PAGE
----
Incidentally, to this day the least accurately known physical constant is Newton’s G, the Universal Gravitational Constant in his equation F=G·m1·m2/r2.  We can “weigh” planets with respect to each other and to the Sun, but without an independently-determined accurate mass for some body in the Solar System we can only estimate G.  We’ll have a better value when we can see how much rocket fuel it takes to push an asteroid around.

CoasterBut there are other accelerations that aren’t so easily accounted for.  Ever ride in a car going around a curve and find yourself almost flung out of your seat?  This little guy wasn’t wearing his seat belt and look what happened.  The car accelerated because changing direction is an acceleration due to a lateral force.  But the guy followed Newton’s First Law and just kept going in a straight line.  Did he accelerate?

This is one of those “depends on how you look at it” cases.  From a frame of reference locked to the car (arrows), he was accelerated outwards by a centrifugal force that wasn’t countered by centripetal force from his seat belt.  However, from an earthbound frame of reference he flew in a straight line and experienced no force at all.

Side forceSuppose you’re investigating an object’s motion that appears to arise from a new force you’d like to dub “heterofugal.”  If you can find a different frame of reference (one not attached to the object) or otherwise explain the motion without invoking the “new force,” then heterofugalism is a fictitious force.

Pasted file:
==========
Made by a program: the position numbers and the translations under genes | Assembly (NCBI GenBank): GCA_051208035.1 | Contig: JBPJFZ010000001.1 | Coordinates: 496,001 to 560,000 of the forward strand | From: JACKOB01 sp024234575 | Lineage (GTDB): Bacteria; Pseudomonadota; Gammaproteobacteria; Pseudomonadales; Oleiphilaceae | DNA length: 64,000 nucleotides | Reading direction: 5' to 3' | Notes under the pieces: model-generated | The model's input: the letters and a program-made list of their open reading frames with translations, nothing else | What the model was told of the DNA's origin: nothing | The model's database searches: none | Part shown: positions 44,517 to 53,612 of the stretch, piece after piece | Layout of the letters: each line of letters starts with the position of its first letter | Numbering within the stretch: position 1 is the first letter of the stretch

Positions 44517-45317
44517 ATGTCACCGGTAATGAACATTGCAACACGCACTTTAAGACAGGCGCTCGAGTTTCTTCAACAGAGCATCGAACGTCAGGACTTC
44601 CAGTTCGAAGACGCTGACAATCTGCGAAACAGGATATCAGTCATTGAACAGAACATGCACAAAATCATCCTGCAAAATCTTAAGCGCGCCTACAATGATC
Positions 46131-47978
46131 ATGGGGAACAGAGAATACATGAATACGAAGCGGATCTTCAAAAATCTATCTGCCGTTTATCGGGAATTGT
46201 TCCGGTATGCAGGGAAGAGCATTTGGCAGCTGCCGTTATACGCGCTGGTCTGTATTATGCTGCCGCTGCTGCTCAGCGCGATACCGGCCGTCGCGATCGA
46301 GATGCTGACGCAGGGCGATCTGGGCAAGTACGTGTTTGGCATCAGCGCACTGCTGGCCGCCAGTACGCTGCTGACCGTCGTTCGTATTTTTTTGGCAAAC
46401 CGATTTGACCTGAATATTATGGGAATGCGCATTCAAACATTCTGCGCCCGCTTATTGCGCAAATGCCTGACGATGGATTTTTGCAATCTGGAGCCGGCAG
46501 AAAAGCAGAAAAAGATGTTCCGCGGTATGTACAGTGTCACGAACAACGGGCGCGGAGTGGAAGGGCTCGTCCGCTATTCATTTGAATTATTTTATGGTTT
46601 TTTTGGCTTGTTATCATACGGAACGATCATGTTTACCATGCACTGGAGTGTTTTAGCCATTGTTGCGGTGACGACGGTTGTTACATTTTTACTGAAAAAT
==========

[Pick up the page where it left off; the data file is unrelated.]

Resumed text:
Centrifugal and centripetal forces are fictitious.  The  “force” “accelerating” one plane towards another as they both fly to the North Pole in this tale is actually geometrical and thus also fictitious   So is gravity.

In this post you’ll find a demonstration of gravity’s effect on the space around it.  Just as a sphere’s meridians give the effect of a fictitious lateral force as they draw together near its poles, the compressive curvature of space near a mass gives the effect of a force drawing other masses inward.

~~ Rich Olcott

And now for some completely different dimensions

Terry Pratchett wrote that Knowledge = Power = Energy = Matter = Mass.  Physicists don’t agree because the units don’t match up.

Physicists check equations with a powerful technique called “Dimensional Analysis,” but it’s only theoretically related to the “travel in space and time” kinds of dimension we discussed earlier.

Place setting LMTIt all started with Newton’s mechanics, his study of how objects affect the motion of other objects.  His vocabulary list included words like force, momentum, velocity, acceleration, mass, …, all concepts that seem familiar to us but which Newton either originated or fundamentally re-defined. As time went on, other thinkers added more terms like power, energy and action.

They’re all linked mathematically by various equations, but also by three fundamental dimensions: length (L), time (T) and mass (M). (There are a few others, like electric charge and temperature, that apply to problems outside of mechanics proper.)